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Touched by an Angel by Jonathan Morris
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2071481,158 (3.88)15



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The Weeping Angels are one of my favorite type of monsters on Doctor Who and this book did a great job of giving an interesting story involving them. I think its a great addition to the New Series Adventure and, actually, probably one of my favorites. It was very well-crafted and I was very intrigued from beginning to end! ( )
  spellbindingstories | May 24, 2018 |
Mark has never gotten over the loss of his wife, Rebecca, in a car accident in 2003. Shortly after a chance encounter with The Doctor, Amy, and Rory in 2011, Mark finds himself zapped seventeen years into his past by a Weeping Angel. The Doctor is completely baffled why the Weeping Angels have changed their usual habits and sent Mark back within his own lifetime. What he doesn't know is that just before Mark was sent into the past, he received a letter from his future self telling him that if he follows every step in the letter, he can save his wife from dying.

Obviously this one isn't going to have much appeal for those outside of the Doctor Who fandom, but for those of us who label themselves Whovians, there's plenty to enjoy. While Morris' characterizations aren't perfect, there are some lovely character moments for Mark as he observes his own past from the outside and deals with the grief over the loss of his wife. Morris also does some interesting things with the Weeping Angels that will intrigue fans of this particular Doctor Who villain. If it strikes your fancy, I suggest picking it up (presuming that you've watched at least through the end of season 5 of new Who). ( )
  MickyFine | Feb 23, 2018 |
Rating: 4* of five

I still don't know who sent this book to me, but whoever you are, thanks.

I was gutted by the events on p223, really gutted; I remembered the event on p158 though and suddenly I got it, I understood what this book was about: Grieving, the process of losing your life when someone you're in love with dies and/or leaves you behind. The processes that take years to work themselves out, the lost time of happiness forfeited and the cruel hand of time stamping you with the stigmata of all that loss, which is to say aging.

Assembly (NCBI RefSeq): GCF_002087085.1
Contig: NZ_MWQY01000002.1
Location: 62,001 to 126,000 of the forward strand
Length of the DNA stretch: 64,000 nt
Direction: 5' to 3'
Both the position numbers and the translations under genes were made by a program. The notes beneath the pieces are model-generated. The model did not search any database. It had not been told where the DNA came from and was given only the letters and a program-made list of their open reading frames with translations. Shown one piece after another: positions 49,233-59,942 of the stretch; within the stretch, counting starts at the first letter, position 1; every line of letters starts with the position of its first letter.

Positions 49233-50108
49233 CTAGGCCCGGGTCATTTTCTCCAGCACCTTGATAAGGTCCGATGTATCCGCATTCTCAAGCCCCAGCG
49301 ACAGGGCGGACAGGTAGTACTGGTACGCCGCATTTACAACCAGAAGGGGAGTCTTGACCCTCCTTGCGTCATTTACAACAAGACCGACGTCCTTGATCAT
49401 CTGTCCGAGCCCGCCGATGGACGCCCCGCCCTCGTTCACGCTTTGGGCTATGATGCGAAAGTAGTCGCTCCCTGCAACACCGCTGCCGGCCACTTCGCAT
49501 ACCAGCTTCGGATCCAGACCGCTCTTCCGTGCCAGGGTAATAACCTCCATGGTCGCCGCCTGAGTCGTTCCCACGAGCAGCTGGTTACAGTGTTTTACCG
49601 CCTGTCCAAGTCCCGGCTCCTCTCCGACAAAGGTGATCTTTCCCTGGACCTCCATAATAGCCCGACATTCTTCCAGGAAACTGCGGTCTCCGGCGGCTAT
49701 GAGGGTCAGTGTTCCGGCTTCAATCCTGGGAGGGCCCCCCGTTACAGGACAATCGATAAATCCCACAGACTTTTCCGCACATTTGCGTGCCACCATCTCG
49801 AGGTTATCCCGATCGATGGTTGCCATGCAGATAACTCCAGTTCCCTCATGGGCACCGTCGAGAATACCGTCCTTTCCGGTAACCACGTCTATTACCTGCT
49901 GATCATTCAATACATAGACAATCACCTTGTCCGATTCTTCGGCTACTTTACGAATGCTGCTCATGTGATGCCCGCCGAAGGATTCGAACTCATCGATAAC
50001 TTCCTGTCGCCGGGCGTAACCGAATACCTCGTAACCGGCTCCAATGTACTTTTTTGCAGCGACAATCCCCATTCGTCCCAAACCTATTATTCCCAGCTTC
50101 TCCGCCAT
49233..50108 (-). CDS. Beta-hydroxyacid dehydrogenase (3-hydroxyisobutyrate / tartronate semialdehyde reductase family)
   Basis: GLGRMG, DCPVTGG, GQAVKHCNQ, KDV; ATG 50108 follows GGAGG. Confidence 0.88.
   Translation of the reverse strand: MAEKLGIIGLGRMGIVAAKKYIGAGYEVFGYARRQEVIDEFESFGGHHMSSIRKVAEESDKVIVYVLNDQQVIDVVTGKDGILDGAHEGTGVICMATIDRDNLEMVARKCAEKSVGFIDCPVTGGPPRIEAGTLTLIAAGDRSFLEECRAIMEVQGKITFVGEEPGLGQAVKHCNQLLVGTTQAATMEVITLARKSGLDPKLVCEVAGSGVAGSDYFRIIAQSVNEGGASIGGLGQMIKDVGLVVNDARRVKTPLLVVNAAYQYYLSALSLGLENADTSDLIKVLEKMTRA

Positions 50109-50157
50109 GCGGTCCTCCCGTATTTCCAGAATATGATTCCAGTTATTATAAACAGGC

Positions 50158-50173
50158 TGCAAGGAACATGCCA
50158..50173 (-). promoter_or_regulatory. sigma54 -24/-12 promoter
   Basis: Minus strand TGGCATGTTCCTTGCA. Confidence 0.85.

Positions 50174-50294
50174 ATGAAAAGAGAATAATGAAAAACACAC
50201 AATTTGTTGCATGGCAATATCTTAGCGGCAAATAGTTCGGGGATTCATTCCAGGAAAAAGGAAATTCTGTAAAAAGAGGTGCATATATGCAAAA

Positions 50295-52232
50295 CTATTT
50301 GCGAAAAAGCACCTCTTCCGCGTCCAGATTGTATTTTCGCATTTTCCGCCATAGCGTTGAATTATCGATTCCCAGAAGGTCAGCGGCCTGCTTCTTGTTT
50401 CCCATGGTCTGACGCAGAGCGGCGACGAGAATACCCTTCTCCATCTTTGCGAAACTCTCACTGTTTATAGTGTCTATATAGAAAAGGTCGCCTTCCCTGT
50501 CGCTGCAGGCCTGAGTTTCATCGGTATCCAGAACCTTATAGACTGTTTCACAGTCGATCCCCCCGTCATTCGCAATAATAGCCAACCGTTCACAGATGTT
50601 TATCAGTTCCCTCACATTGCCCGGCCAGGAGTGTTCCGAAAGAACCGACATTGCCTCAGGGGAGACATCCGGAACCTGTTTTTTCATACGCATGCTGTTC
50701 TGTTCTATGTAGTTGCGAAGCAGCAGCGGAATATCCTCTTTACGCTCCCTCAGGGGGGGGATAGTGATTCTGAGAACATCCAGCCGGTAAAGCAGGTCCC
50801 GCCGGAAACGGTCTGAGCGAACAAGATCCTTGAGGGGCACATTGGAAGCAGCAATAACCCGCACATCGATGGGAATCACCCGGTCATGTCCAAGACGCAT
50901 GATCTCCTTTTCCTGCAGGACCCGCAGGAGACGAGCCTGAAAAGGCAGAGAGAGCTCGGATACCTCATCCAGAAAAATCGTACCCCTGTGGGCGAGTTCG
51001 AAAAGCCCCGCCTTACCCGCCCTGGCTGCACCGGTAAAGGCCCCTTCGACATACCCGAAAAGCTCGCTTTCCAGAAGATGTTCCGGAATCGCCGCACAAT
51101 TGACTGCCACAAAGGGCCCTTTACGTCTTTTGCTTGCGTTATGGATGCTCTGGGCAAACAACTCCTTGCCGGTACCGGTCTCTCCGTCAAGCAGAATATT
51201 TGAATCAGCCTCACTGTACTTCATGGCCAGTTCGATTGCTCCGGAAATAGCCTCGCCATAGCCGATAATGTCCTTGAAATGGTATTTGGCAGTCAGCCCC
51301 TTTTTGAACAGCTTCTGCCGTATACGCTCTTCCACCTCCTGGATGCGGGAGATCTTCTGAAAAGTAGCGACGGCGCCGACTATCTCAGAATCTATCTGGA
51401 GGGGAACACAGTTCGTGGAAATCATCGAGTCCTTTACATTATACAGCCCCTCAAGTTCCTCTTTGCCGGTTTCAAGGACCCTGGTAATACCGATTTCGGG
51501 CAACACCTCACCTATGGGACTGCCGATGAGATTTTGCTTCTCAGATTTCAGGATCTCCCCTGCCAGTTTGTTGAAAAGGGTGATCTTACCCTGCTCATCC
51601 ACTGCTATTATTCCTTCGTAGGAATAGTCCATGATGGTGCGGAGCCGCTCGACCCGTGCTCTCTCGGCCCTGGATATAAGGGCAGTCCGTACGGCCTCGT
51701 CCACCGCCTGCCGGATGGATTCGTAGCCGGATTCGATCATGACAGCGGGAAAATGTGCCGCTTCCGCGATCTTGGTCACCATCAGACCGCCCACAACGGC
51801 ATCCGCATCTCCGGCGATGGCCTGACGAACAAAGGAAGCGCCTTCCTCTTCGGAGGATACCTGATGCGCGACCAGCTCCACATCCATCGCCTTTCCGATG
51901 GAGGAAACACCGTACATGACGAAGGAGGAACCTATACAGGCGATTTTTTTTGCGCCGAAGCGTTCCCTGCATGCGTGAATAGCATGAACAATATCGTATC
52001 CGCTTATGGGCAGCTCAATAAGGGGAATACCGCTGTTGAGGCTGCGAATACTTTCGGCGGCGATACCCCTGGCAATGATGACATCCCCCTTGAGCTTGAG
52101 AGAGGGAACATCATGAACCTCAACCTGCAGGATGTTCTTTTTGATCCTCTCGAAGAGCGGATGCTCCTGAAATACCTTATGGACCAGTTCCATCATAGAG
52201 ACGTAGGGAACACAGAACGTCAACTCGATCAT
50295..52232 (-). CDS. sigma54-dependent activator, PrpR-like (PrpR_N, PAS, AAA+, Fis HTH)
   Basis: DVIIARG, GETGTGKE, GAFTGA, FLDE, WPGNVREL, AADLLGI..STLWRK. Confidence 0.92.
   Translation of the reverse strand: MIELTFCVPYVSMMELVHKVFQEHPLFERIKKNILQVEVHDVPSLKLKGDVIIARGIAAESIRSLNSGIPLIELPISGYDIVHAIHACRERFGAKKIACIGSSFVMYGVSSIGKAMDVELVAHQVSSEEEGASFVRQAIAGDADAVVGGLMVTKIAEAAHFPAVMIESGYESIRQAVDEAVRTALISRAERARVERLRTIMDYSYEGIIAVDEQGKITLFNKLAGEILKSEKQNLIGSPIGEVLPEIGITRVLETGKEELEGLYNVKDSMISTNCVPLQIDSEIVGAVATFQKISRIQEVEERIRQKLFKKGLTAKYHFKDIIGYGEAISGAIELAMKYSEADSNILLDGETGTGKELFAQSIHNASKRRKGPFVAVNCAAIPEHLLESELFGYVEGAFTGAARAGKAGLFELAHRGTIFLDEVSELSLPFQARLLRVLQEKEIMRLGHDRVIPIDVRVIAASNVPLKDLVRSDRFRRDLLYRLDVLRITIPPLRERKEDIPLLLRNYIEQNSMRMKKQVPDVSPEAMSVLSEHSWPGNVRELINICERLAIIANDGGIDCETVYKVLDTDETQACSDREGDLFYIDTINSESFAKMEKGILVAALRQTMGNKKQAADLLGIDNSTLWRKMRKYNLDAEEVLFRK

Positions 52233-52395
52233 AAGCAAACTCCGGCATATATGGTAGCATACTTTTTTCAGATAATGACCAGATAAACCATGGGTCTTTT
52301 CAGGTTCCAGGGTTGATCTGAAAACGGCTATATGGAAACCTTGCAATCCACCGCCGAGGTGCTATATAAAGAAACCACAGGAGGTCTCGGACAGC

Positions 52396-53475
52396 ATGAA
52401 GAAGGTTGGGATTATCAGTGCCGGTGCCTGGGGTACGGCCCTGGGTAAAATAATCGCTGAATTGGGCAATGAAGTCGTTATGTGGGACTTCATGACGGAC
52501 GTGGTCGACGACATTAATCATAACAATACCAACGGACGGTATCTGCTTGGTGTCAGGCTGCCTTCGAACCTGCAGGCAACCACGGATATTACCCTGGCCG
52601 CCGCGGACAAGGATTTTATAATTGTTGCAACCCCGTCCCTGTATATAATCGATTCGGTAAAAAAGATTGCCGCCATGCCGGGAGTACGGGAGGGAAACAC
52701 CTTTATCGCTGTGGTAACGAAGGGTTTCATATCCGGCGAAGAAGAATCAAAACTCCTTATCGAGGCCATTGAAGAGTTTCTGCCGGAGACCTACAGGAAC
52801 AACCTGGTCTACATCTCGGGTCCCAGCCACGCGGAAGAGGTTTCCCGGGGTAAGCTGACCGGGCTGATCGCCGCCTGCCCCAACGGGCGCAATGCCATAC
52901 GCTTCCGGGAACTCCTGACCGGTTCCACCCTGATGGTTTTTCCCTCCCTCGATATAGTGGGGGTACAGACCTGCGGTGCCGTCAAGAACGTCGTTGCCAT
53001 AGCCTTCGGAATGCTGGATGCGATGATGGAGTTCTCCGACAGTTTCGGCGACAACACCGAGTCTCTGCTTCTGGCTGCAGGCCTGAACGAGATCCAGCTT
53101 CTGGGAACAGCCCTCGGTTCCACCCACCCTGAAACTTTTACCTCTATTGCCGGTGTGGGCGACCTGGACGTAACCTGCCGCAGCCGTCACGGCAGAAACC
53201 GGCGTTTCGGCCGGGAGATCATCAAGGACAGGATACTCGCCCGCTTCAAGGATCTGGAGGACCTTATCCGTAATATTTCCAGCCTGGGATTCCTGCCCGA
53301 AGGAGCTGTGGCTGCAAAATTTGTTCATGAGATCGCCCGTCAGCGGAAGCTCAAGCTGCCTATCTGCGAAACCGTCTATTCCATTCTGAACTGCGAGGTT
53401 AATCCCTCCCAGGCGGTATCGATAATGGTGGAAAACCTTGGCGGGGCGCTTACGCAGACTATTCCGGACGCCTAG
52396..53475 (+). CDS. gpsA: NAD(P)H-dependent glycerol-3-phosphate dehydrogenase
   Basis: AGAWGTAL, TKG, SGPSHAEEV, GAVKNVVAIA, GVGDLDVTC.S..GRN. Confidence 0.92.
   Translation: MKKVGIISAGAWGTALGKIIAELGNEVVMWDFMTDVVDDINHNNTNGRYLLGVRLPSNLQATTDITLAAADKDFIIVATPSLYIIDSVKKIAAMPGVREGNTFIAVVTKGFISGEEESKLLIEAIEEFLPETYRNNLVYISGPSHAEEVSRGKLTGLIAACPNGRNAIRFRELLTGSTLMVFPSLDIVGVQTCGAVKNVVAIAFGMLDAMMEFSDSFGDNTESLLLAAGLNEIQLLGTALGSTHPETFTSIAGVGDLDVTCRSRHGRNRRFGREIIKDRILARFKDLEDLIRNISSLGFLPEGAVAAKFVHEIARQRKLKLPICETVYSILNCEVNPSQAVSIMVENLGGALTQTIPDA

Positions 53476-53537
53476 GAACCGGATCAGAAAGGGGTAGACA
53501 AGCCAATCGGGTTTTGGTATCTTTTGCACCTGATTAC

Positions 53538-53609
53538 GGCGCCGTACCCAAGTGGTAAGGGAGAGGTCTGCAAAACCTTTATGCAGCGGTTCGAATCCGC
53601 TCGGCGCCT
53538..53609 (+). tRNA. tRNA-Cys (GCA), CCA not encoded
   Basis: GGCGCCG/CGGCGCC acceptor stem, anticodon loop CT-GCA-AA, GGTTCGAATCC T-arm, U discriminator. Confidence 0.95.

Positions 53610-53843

It's a middle-grade book, and I'm quite impressed that these concepts are presented without either overexplaining or underplaying them and their importance to growing up. It's a book I'd give, as my friend Dan Schwent said, to a newbie to the Whoverse and let them get the lie of the land. (That wordplay will make sense after you've watched the tenth season of Doctor Who, I promise.) A worthy way to spend a few hours. I'm still scared of the Weeping Angels as I am not scared of the Daleks or the Cybermen...silly things...but the Angels scare me because they steal your life, not take it from you, and that difference is deeply unsettling.

One touch from a Weeping Angel and you're not dead. You're gone. Where? When? No way to know until you get there. The past is the one certainty, you're in the past, but what does that mean?

Think about it.

You've never lived. You know no one. The tech is low, lower, lowest, and you have no idea how or why you got there or what to do, how to live or make a living, maybe not even understand the language. And all so some creature can have dinner, which of course you never know but just suffer for it. Weeping Angels = great white sharks of time. So yeah, they scare me. This book makes me appreciate the Doctor's role as a real doctor more than I did before.

Go on, push the boat out, get yourself a Happy 2018 treat! Or else wake up in 1993, dazed and confused. ( )
  richardderus | Jan 5, 2018 |
A fast-paced little tale featuring Dr. Who's greatest villains, the Weeping Angels. The Angels toss a man suffering from loss into the not-so-distant past. The Doctor, Amy, and Rory need to figure out why. Well-written, not too deep, but some fun twists. ( )
  NickHowes | Aug 31, 2017 |
Enjoyable but a bit less lighthearted than I prefer. ( )
  DLMorrese | Oct 14, 2016 |
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To my wife, Debbie
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"In 2003, Rebecca Whitaker died in a road accident. Her husband Mark is still grieving. He receives a battered envelope, posted eight years ago, containing a set of instructions with a simple message: 'You can save her.' As Mark is given the chance to save Rebecca, it's up to the Doctor, Amy and Rory to save the whole world. Because this time the Weeping Angels are using history itself as a weapon."--P. [4] of cover.… (more)

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